be applied, the safe load qb can be also calculated from the following equation:

cN c

FS (4.3)

qb D f

where, qb is the gross load to be applied on the foundation.

(i) According to Eqn. (4.3), the factor of safety is very large for rafts established at such

depth that Df is nearly equal to qb. When these terms are equal the raft is said to be a fully

compensated foundation. The theoretical factor of safety against failure of the sub soil

under this circumstance is infinite.

(ii) In the case of rafts on weak soils, the dead load and the probable live loads should be

very accurately estimated as the total loads have a great influence on a weak soil as

compared to soils with good bearing capacity.

(iii) For practical purposes, it is more pertinent to assume that the allowable bearing

capacity in rafts in clay soil is the same as for footings and then give correction for Df/B the

depth ratio.

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4.5 Allowable Soil Pressure for Rafts in Cohesionless Soils

The following are some of the considerations in the selection of allowable soil pressures in

cohesionless soils. The denseness of a sand deposit is reflected by the SPT value. N = 15

corresponds to the critical void ratio so that SPT value range 10 to 30 corresponds to

medium dense sand. A value below 10 indicates that the sand is loose.

The settlement of footings in sand as related to SPT (N) value is discussed is valid for rafts

also. Because of the large size of rafts, the bearing capacity against shear failure in

unyielding sand is very large. Hence, bearing capacity will be decided on allowable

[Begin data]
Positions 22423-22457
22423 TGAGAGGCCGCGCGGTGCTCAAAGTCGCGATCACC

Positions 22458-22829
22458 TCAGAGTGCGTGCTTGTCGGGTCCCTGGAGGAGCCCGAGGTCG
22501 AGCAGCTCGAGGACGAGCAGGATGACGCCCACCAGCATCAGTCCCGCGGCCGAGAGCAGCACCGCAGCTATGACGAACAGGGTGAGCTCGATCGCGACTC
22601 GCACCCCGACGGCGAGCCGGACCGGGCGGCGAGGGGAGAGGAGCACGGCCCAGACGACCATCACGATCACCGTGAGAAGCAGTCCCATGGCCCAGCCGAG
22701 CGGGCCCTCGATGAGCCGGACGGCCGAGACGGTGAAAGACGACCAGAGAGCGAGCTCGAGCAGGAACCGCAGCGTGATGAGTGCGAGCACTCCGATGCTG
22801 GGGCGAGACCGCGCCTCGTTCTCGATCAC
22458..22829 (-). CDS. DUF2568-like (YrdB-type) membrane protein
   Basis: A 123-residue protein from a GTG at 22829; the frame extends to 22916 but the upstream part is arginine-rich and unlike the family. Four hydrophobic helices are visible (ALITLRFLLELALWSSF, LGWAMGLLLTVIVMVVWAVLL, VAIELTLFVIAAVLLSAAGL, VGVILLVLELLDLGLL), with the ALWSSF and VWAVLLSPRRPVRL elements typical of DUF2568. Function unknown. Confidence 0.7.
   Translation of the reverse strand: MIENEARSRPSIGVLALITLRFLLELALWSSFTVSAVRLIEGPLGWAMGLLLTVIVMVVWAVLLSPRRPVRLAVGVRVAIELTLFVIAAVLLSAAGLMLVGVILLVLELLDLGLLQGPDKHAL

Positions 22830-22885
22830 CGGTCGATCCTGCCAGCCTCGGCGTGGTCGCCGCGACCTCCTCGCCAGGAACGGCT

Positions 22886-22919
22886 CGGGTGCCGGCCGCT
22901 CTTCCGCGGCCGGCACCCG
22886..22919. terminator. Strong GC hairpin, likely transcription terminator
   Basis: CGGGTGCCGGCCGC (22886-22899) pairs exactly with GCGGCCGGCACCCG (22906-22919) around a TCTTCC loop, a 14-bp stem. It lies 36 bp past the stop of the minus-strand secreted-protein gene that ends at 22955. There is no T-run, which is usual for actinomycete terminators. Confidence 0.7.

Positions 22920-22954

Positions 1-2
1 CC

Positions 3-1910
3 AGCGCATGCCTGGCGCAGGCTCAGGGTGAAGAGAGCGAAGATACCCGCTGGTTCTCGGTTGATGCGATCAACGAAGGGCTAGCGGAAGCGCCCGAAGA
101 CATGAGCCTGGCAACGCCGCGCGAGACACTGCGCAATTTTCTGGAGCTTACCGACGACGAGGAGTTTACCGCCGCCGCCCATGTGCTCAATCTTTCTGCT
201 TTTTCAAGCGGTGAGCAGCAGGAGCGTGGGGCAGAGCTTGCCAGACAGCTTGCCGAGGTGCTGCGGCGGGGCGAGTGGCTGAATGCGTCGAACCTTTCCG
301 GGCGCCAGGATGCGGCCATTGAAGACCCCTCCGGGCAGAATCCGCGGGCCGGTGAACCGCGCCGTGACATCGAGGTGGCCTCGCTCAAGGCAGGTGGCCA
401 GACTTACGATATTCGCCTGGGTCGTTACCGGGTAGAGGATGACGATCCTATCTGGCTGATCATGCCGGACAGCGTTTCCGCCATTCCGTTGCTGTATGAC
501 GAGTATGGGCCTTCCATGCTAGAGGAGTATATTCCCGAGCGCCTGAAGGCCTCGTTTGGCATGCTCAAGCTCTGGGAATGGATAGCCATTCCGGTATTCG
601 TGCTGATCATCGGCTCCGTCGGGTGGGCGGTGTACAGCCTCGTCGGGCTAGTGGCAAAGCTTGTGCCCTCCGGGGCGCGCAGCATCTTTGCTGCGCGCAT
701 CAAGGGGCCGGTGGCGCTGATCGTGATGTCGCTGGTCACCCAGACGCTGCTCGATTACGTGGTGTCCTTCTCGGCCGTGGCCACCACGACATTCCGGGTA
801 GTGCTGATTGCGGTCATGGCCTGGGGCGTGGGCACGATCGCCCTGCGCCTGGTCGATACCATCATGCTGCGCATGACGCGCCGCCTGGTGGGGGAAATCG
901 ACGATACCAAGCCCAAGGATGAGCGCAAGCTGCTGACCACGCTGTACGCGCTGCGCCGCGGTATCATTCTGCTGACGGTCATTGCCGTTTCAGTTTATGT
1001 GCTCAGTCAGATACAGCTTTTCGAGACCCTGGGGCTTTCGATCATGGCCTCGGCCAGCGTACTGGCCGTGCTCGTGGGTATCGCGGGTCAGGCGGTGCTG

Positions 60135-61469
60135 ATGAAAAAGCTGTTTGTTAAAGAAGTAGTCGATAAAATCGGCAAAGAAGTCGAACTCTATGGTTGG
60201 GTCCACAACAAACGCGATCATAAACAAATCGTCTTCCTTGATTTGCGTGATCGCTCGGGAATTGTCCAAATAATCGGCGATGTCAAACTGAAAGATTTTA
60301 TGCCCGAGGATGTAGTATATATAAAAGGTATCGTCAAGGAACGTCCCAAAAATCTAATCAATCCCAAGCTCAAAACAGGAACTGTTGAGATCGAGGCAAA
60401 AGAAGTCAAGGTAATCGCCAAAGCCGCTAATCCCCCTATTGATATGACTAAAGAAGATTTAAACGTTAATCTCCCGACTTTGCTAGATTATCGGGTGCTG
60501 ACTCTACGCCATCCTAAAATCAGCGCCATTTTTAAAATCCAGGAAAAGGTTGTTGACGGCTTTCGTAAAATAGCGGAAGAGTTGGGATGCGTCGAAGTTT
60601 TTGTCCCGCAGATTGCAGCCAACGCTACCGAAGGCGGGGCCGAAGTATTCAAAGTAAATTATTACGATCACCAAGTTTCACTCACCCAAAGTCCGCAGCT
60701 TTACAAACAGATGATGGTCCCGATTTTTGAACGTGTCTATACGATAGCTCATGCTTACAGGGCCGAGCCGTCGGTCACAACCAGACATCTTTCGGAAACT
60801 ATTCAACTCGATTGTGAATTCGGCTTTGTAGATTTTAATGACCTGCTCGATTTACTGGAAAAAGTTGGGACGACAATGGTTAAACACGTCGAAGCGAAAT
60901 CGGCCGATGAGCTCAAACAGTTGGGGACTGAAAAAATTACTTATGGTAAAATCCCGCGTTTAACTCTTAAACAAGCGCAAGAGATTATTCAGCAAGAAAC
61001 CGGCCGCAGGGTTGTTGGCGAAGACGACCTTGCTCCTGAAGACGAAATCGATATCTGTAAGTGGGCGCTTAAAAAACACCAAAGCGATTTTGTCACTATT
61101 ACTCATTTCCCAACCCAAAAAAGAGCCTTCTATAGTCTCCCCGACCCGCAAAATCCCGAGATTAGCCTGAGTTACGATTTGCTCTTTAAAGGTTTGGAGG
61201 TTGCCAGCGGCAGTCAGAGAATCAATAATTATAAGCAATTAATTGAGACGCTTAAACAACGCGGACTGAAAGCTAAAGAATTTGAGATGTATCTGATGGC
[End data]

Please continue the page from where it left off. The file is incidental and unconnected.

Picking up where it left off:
settlement. Terzaghi has shown from field observations that in sands, the differential

settlement of rafts is only one half of that of a footing foundation for the same pressure. We

have seen that if a set of footings in a building is designed for a maximum settlement of the

footing of 25 mm (one inch) the differential settlement will be 18 mm (3/4 inch). Hence, if

we design a raft for 25 mm the differential settlement will be only 9 mm only. The maximum

settlement of a raft and a large footing will be the same as can be seen from Fig. 2.6.

Hence, larger pressures of the order of twice that are assigned for footings are allowed for

rafts in sands for the same differential settlement. Experience in the field has also

confirmed the validity of this assumption. Accordingly, we can assume the following

empirical rule for safe bearing capacity of rafts in sands.

Assuming Terzaghi's expression for bearing capacities and settlements based on SPT

values, we get the following expressions for allowable pressures for rafts in sands in kN/m2

for a given value of settlement. (Note: These settlement rules are not applicable to clays.)

1. For B> 4 m and for settlement of 1 mm, we get the allowable pressure for footings as:

The pressure for any given settlement can be worked out. For example, if 50 mm

settlement is specified, then

2. Based on shear failure and assuming FS = 3, the safe bearing capacity will be as

follows:

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q safe

1

18

6(100 N 2 ) D f Rq 2 N 2 BR y (4.6)

Here, Rq, R, Rd are the correction factors for water level, for unit weight and for depth of

foundation, respectively. The value of the depth Df should not be more than 4 m.

(i) Same correction factors for depth of ground water table and depth of foundation for

shallow foundation can be applied fo raft foundation.